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Article

Association of Maternal Observation and Motivation (MOM) Program with m-Health Support on Maternal and Newborn Health

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College of Nursing, Mahalah Branch for Girls, King Khalid University, Khamis Mushaiyt 61421, Saudi Arabia
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Department of Clinical Pharmacy, College of Pharmacy, King Khalid University, Abha 62529, Saudi Arabia
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Department of Pharmacology, University College of Medicine and Dentistry, The University of Lahore, Lahore 55150, Pakistan
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Department of Pharmacology, College of Pharmacy, King Khalid University, Abha 62529, Saudi Arabia
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Family and Community Health Nursing, Faculty of Nursing, Menoufia University, Shibin el Kom 32511, Egypt
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Department of Pharmacy Practice, Faculty of Pharmacy, University of Tabuk, Tabuk 71491, Saudi Arabia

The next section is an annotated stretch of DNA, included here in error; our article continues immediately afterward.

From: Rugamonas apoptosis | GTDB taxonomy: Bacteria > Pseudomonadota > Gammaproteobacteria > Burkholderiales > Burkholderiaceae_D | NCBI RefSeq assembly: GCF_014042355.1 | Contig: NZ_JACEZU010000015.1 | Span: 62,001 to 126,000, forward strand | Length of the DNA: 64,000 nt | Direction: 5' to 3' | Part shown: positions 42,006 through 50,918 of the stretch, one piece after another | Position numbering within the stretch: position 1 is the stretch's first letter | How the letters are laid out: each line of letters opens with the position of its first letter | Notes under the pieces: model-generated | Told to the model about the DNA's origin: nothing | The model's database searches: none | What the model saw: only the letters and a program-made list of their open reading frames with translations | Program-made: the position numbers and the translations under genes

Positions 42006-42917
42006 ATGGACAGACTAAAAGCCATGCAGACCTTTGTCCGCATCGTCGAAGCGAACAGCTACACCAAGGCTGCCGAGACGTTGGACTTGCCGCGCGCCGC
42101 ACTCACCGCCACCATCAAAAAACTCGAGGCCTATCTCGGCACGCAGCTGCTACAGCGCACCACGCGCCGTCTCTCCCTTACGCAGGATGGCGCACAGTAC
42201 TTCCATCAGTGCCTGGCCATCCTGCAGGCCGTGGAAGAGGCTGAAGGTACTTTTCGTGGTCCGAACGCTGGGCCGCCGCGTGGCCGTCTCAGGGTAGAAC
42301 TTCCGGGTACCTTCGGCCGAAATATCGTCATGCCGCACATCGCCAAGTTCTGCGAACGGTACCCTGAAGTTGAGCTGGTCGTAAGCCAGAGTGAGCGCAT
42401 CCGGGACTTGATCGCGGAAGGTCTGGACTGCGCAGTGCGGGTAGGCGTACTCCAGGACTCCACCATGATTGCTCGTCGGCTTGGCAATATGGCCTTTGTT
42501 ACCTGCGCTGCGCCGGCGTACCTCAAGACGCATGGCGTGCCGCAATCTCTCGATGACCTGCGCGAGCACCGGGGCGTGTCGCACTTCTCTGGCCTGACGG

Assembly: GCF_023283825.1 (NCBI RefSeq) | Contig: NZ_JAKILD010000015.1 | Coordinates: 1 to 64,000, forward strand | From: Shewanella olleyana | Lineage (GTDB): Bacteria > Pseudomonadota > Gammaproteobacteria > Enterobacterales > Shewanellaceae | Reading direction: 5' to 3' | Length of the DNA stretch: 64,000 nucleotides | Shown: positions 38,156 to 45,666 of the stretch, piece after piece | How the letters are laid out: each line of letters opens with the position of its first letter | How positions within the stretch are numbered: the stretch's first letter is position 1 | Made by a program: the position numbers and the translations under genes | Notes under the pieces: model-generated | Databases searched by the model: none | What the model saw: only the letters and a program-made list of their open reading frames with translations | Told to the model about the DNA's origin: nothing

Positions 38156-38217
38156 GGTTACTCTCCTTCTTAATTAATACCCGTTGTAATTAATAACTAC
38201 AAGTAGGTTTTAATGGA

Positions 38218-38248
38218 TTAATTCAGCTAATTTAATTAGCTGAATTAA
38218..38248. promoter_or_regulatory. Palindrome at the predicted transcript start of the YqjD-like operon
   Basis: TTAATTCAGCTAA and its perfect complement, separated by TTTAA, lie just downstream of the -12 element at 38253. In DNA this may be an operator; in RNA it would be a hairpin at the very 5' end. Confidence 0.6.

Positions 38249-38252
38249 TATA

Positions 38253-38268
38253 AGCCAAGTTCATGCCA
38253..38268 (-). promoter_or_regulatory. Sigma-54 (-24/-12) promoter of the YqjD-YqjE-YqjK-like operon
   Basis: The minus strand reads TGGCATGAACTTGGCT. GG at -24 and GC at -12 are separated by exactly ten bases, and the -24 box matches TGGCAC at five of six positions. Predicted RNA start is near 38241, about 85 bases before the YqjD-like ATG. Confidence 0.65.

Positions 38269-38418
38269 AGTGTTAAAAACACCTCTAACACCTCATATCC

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Department of Mental Health Nursing, Oxford School of Nursing & Midwifery, Faculty of Health and Life Sciences, Oxford Brookes University, Oxford OX3 0FL, UK
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Regional Nursing Administration, Directorate of General Health Affair, Ministry of Health, Najran 21431, Saudi Arabia
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Department of Pharmaceutical Chemistry, College of Pharmacy, King Khalid University, Abha 62529, Saudi Arabia
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Georgia CTSA, Emory University Hospital, Atlanta, GA 30078, USA
*
Author to whom correspondence should be addressed.
Academic Editor: Veronique Demers-Mathieu
Healthcare 2021, 9(12), 1629; https://doi.org/10.3390/healthcare9121629
Received: 27 October 2021 / Revised: 20 November 2021 / Accepted: 21 November 2021 / Published: 25 November 2021
(This article belongs to the Special Issue Maternal Nutrition on Neonatal Health)